Definition of abide in English:

abide

Line breaks: abide
Pronunciation: /əˈbʌɪd
 
/

verb

  • 3 [no object] (Of a feeling or memory) continue without fading or being lost: at least one memory will abide
    More example sentences
    • One memory abides of when, at a very tender age and against the tide, he took up Irish dancing.
    • Still, let the memory abide of him chewing the ends of his moustache.
    • How can faith and fear abide in the face of this avalanche of enlightenment, this flash-flood of knowledge and exposure to everything that once had been only Our secrets?
    Synonyms
  • 3.1 archaic Live; dwell: many unskilful Men do abide in our City of London
    More example sentences
    • You did not read books through; you dwelt, abided between their lines and reopening them after an interval.
    • The Elder says, ‘Those who abide in love abide in God, and God abides in them’.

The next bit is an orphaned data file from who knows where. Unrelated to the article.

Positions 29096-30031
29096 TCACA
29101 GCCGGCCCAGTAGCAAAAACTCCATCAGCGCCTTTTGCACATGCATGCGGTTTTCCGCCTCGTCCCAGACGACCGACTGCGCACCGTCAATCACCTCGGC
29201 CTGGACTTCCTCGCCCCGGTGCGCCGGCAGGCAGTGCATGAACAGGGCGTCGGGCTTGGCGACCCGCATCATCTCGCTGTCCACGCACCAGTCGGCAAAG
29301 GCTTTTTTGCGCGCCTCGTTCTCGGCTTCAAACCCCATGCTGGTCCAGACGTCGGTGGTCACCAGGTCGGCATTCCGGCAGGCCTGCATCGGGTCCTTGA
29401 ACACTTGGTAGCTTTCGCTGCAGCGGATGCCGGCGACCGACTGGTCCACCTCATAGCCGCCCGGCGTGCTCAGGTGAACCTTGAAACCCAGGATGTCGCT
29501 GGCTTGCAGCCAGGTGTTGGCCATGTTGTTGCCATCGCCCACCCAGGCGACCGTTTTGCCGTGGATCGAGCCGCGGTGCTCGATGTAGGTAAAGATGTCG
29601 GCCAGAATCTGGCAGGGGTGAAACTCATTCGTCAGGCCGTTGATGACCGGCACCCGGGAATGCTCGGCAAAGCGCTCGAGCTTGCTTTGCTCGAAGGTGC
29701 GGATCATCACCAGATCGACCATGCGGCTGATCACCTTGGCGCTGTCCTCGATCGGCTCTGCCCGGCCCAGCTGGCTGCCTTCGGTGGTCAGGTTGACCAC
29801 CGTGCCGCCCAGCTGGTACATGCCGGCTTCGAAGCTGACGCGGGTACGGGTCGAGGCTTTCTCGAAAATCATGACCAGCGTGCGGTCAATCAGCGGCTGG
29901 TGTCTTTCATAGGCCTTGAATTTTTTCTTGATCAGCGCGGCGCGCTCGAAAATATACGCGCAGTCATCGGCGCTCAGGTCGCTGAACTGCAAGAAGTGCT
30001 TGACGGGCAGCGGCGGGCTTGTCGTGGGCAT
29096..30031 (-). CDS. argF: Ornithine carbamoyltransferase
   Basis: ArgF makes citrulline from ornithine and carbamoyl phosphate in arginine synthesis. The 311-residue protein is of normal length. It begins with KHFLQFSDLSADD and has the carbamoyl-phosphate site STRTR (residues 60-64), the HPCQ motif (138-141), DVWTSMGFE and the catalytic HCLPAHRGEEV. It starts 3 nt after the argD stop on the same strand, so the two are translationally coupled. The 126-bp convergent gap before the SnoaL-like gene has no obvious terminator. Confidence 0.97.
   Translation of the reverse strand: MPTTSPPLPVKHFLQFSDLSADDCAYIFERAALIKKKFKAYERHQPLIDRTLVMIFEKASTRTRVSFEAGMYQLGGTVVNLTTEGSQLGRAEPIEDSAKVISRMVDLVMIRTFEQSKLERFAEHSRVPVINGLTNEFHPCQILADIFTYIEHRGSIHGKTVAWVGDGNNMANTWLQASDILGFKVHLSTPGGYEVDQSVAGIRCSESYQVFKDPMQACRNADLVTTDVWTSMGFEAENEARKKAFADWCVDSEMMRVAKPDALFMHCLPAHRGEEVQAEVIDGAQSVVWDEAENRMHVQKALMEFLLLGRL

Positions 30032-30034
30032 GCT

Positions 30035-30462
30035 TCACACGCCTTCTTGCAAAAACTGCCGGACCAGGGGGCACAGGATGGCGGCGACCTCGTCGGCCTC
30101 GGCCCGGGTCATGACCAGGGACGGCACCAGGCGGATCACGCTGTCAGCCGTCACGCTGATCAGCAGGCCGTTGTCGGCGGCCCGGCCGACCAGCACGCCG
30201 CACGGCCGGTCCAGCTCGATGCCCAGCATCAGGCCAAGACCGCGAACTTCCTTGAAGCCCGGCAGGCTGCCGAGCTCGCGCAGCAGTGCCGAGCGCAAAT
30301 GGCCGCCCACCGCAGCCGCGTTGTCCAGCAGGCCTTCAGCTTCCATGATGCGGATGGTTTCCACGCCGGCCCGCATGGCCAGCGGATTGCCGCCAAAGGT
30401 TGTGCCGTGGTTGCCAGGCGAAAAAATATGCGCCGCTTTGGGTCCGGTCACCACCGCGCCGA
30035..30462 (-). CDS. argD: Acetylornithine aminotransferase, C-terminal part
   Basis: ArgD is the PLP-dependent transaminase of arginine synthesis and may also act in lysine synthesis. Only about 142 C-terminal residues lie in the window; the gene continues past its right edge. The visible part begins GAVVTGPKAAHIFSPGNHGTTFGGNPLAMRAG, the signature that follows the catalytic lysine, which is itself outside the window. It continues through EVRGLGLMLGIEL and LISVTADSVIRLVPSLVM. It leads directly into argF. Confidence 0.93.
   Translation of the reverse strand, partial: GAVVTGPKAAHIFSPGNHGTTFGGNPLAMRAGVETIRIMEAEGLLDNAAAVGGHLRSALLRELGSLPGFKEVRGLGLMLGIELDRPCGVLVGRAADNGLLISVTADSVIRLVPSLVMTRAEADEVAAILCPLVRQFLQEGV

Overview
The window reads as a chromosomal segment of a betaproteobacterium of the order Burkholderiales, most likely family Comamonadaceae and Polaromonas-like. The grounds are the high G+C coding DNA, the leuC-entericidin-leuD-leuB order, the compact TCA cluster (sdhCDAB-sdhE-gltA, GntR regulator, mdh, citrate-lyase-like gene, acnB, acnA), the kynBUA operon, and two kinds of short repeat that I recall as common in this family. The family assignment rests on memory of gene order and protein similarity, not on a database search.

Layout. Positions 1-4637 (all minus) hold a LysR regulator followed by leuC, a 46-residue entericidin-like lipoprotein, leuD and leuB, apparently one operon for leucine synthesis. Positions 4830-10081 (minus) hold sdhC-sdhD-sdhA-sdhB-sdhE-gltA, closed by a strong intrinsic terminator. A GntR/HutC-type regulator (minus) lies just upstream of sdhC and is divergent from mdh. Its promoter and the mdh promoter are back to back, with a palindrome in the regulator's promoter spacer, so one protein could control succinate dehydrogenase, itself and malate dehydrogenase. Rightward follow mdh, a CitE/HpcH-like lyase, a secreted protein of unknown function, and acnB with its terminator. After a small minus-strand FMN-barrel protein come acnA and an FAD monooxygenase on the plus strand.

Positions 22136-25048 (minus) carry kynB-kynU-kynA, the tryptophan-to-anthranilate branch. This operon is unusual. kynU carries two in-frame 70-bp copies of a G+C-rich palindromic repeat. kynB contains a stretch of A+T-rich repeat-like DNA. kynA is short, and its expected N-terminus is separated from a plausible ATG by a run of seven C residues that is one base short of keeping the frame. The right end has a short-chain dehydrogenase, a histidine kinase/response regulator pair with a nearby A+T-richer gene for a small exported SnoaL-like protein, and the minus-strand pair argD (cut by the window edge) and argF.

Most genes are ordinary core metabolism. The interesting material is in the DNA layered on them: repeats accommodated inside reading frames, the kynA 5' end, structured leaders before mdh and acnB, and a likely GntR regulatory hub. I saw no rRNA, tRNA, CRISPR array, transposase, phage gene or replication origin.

• Where does the consciousness abide before it takes rebirth or becomes liberated?

Derivatives

abidance

noun
More example sentences
  • What are you comparing, the laxity in enforcement or the law abidance?
  • The purpose is to promote freedom of expression, which is complemented by its abidance to uncompromising discipline.
  • When the circumstances giving rise to the duress subside, they must return to law abidance as soon as reasonably practicable.

Origin

Old English ābīdan 'wait', from ā- 'onwards' + bīdan (see bide).

More definitions of abide

Definition of abide in:

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Pronunciation: grəʊˈtɛskəri
noun
grotesque quality or grotesque things collectively